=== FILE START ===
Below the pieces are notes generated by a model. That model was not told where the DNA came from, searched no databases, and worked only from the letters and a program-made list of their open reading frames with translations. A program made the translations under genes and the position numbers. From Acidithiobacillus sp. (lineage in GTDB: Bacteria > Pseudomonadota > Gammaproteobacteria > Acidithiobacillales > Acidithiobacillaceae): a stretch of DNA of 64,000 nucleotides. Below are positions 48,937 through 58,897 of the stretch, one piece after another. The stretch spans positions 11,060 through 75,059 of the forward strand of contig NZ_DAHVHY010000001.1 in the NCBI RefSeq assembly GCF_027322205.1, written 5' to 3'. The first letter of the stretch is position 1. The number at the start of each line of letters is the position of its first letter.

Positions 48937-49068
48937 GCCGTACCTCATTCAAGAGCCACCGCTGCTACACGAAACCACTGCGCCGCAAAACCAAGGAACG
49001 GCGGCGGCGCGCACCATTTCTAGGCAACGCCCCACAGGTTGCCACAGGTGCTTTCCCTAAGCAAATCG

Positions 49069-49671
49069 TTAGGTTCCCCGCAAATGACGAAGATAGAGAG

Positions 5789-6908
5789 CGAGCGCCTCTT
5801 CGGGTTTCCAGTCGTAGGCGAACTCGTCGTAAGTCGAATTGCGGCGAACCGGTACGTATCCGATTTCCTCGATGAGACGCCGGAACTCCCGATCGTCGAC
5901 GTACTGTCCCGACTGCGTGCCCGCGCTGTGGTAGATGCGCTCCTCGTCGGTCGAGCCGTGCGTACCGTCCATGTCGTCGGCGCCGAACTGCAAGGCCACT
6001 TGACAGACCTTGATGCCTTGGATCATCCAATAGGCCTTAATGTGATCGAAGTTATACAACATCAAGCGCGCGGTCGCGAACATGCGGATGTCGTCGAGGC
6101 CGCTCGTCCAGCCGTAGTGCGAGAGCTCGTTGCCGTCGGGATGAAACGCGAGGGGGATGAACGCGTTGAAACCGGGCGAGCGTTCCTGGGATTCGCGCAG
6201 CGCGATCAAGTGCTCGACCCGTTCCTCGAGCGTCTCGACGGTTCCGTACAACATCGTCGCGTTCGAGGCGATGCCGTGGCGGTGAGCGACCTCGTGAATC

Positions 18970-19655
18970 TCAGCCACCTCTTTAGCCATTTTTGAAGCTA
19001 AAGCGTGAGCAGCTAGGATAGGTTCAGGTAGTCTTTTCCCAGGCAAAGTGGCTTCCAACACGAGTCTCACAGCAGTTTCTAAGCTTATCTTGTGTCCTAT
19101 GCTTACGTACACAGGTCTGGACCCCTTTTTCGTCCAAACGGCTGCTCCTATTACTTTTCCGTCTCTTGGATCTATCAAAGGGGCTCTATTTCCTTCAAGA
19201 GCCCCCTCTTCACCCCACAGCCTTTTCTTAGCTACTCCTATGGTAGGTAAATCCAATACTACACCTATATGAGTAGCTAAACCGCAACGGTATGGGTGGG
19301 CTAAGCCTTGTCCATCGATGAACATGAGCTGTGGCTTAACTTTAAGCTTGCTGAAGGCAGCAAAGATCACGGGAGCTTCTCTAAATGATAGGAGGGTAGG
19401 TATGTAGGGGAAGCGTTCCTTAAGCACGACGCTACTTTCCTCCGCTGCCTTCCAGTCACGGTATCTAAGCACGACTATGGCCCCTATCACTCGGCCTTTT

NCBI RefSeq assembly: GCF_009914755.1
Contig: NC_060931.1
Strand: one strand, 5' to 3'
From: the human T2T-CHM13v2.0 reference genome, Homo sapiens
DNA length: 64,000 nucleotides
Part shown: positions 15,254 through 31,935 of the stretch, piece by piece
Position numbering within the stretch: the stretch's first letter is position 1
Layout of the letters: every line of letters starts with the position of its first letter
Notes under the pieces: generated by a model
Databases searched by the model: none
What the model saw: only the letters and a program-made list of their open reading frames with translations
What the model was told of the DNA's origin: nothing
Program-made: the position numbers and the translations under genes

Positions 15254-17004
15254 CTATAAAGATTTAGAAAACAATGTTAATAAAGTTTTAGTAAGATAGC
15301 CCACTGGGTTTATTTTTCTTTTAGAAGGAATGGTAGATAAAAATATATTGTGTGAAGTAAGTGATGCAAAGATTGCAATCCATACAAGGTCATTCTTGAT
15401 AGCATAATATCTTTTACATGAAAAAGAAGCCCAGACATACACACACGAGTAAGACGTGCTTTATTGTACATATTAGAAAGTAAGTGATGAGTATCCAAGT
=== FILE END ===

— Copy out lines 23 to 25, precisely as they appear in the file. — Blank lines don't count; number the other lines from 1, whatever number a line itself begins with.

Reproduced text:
Strand: one strand, 5' to 3'
From: the human T2T-CHM13v2.0 reference genome, Homo sapiens
DNA length: 64,000 nucleotides